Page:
Friday, 14 January 2011
Friday, 7 January 2011
'The King of the Gypsies' Xavier Petulengro is buried at Viney Hill in The Forest of Dean. The church there has always been known as the Gypsies Church.He was a horse trader, violinist, writer, broadcaster and an astrologer. His paternal Grandfather was Jasper Petulengro, immortalised in George Borrows books 'Lavengro' and 'The Romany Rye'. I have to admit I have a few copies of these books but haven't managed to read them yet.The name Petulengro means Blacksmith. In 1935 he wrote a little book called 'The open road to health'. I have some copies of a reprinted version of 'The Road To Health', Reprinted by his son Paul Petulengro. They are £2.50 each . Have a look at them on my website shop page. Please call me on 07787904421 if you would like to buy one or if interested in price of the oil painting.. He died at Littlehampton in Sussex but wanted to be buried at Viney Hill. His best friend lived there and he had visited the area many times.
A lot of gypsies camped in the Forest especially over the winter. A favourite place was the woods behind Crump Meadow Colliery. My Dad remembers three families, the Tingles, Tippins and Tingles. He knows a good bit of Romany from playing with the children.
Another very interesting person who spent time with the travellers in the forest in the early 1930's was Juliette de Bairacli Levy. She was born into a rich Jewish family living in Manchester in 1912. She must have learnt a lot about herbal medicine from the travellers living there because after leaving the forest she set up a herbal distemper clinic in London. She was also known for curing foot and mouth and other animal ailments using herbal medicine. Juliette wrote many books and spent over 60 years travelling with gypsies in many countries..A website in memory of her is http://www.julietteoftheherbs.com/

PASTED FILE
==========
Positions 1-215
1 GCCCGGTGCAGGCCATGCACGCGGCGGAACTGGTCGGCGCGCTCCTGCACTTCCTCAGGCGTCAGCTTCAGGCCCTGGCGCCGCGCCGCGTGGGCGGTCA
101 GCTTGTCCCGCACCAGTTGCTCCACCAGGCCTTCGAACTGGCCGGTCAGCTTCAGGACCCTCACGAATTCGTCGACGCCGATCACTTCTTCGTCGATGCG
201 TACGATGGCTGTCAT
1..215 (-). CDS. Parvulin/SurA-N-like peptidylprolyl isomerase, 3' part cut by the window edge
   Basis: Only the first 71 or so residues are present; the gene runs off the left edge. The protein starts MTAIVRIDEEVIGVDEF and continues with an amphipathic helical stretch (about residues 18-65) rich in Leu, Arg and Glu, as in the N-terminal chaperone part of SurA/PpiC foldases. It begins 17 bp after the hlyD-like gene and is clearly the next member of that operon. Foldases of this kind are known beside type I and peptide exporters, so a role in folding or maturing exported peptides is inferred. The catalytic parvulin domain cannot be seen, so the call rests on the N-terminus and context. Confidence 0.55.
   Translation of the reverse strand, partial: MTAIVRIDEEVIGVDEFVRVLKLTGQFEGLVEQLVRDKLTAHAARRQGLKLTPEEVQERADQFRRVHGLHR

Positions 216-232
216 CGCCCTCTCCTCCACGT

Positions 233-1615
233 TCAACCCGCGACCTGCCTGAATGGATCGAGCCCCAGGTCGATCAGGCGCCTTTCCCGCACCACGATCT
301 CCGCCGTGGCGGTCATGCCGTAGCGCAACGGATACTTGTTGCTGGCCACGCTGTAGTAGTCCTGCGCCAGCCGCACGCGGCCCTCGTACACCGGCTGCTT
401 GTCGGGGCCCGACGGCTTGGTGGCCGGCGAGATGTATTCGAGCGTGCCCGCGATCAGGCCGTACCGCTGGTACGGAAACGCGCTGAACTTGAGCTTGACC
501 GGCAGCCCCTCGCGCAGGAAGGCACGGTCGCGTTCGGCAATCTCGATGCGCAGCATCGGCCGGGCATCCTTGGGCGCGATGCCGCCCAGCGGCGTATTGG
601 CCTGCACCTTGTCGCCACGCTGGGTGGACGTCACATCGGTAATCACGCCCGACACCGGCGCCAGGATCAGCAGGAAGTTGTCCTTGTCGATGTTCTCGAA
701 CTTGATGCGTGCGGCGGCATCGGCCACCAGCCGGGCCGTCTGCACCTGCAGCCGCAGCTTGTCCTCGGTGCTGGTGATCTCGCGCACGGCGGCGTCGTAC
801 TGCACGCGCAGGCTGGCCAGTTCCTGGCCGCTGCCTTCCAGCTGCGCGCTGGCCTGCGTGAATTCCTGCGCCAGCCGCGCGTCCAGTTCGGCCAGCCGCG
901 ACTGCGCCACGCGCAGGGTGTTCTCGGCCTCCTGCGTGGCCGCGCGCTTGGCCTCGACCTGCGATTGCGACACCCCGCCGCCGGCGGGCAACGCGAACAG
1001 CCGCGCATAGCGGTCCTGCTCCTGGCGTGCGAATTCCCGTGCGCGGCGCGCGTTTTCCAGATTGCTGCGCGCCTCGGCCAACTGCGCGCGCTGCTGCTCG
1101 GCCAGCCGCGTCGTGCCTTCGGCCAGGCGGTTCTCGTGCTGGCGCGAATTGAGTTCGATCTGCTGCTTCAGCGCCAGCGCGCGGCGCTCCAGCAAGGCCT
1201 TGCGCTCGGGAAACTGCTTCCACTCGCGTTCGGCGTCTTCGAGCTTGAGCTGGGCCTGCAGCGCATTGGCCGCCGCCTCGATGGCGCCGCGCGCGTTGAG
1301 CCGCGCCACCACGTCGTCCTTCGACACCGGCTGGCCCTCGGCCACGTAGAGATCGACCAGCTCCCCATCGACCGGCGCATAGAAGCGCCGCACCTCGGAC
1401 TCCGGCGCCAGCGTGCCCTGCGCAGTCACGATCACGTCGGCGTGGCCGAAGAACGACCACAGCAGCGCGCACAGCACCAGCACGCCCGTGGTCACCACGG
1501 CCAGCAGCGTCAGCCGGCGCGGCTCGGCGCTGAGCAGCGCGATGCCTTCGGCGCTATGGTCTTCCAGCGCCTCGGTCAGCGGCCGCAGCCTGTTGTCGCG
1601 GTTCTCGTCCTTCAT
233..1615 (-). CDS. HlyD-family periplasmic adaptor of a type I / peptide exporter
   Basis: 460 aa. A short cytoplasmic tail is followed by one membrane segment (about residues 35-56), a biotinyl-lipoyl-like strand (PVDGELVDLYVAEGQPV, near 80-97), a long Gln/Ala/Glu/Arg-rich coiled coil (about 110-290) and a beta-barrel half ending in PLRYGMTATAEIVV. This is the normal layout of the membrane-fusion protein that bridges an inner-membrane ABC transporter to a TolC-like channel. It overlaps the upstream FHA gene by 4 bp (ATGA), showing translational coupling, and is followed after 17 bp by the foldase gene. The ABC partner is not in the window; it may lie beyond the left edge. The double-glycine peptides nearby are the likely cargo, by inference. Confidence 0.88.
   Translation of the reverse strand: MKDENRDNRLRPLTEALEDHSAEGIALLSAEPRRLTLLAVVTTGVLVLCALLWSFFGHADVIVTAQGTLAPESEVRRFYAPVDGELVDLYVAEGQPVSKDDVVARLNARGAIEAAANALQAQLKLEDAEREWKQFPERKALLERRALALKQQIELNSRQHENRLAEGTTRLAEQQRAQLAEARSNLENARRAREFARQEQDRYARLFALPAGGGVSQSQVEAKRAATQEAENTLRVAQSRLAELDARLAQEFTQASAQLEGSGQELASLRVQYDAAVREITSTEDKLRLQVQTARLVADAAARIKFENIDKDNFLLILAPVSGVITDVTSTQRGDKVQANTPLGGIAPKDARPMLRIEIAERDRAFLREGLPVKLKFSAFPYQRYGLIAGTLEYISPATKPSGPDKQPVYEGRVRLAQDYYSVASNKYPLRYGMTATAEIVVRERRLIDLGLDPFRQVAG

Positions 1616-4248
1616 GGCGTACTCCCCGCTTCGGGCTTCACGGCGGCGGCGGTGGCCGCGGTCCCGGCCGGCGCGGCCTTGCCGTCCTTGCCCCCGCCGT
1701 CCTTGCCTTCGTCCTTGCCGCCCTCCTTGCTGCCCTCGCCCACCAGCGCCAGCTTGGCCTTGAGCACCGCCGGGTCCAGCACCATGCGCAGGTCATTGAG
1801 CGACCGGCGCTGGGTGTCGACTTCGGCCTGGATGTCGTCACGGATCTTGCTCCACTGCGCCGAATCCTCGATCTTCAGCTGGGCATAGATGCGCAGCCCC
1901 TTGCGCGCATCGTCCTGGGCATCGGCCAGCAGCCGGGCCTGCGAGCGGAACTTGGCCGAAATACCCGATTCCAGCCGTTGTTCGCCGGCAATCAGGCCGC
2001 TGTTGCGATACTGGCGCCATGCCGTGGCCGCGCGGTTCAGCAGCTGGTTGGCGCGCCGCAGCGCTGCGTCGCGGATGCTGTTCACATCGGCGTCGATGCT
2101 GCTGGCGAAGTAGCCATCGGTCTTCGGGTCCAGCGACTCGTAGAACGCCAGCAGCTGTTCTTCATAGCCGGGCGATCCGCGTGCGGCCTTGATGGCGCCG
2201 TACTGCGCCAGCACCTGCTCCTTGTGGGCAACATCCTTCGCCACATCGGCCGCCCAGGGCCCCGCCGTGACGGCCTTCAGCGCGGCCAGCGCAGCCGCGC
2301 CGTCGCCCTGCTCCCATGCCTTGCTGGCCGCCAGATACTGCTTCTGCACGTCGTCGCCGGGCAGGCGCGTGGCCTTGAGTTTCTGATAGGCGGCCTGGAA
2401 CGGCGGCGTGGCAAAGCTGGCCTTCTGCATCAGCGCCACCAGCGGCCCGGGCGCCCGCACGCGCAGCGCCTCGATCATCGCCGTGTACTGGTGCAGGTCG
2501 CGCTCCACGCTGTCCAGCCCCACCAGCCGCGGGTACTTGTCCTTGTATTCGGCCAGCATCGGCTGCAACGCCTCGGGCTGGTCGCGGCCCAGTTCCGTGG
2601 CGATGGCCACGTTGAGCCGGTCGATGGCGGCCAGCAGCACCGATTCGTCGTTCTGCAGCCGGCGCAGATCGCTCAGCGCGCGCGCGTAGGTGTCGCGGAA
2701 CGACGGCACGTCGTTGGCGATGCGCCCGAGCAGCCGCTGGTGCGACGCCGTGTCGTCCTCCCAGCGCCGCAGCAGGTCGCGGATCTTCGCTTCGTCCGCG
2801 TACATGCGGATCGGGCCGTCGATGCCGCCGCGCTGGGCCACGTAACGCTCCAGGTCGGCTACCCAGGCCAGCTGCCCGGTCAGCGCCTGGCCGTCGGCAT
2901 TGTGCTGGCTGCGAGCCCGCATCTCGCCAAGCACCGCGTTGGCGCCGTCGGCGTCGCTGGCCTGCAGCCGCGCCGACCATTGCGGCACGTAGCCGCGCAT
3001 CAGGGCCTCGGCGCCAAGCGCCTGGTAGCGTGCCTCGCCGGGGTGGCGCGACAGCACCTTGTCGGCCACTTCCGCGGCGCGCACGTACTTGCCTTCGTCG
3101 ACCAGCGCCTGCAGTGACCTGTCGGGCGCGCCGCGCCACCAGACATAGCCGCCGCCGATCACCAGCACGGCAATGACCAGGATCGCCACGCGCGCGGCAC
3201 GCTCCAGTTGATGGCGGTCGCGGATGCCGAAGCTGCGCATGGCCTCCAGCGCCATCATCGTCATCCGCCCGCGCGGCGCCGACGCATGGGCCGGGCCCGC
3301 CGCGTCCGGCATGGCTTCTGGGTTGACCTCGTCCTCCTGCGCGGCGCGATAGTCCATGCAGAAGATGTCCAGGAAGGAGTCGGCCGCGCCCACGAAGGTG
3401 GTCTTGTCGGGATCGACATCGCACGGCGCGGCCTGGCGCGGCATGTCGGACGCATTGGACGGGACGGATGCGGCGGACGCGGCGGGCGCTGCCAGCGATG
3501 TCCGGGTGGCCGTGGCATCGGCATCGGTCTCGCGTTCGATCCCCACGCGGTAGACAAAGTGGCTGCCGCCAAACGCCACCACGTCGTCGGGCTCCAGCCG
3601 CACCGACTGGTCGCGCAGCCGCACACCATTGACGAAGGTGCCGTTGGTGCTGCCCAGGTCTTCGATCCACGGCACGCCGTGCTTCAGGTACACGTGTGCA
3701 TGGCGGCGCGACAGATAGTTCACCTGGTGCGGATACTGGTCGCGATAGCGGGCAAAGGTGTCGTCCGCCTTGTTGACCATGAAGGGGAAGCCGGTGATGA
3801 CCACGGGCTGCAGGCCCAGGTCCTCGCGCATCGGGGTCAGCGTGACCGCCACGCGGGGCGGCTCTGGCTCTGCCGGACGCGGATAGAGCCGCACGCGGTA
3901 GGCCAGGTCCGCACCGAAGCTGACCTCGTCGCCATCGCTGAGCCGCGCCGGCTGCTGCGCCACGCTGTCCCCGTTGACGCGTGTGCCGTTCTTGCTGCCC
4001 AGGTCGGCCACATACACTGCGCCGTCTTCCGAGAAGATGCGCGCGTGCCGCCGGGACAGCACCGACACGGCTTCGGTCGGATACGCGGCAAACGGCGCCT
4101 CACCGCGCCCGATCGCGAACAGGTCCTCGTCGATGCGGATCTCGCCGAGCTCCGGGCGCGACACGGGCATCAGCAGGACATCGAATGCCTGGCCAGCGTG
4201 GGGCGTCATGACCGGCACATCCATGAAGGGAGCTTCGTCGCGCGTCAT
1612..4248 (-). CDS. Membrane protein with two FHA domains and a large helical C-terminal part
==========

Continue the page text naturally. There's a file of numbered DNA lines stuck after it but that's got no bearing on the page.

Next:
On a Sad and awful note the government are in the process of trying to sell off a large proportion of our forests including The Forest of Dean !.The thought of private owners putting up fences and keep out notices is just horrible. If you would like to know more then please go to HOOF -Hands off our forest.
http://www.handsoffourforest.org/ and http://www.38degrees.org.uk/ to sign the petition
I've opened a shop on Etsy selling postcards of my paintings of gypsy scenes. http://www.etsy.com/shop/KushtiBok?ref=si_shop
Wednesday, 5 January 2011
|Link to postcards for sale of the above design, Gathering Fuel|
Fred Hill was born in 1869 in Hagnaby, Lincolnshire. In 1894 he set up his own business at 74 High Street, Swinefleet, near Goole. 'His method of painting and decorating his vehicles was so attractive and well known that at one time it was considered that you were very unlucky if you didn't see a Fred Hill cart go by at any crossroads in rural Yorkshire.'
In 1910 Rowland Hill became an apprentice to his father and also became a great decorator. The information about he wagon was taken from 'Romany Relics, The Wagon Album' by John Barker and Peter Ingram. Unfortunately there are no books left to sell at the moment and apparently they are already occasionally seen on eBay for over two hundred pounds . I'm hoping that there will be a reprint. A few people commented on spelling mistakes and the like in the book,which is unfortunate because it was professionally proof read before publication. It is a lovely book with beautiful pictures.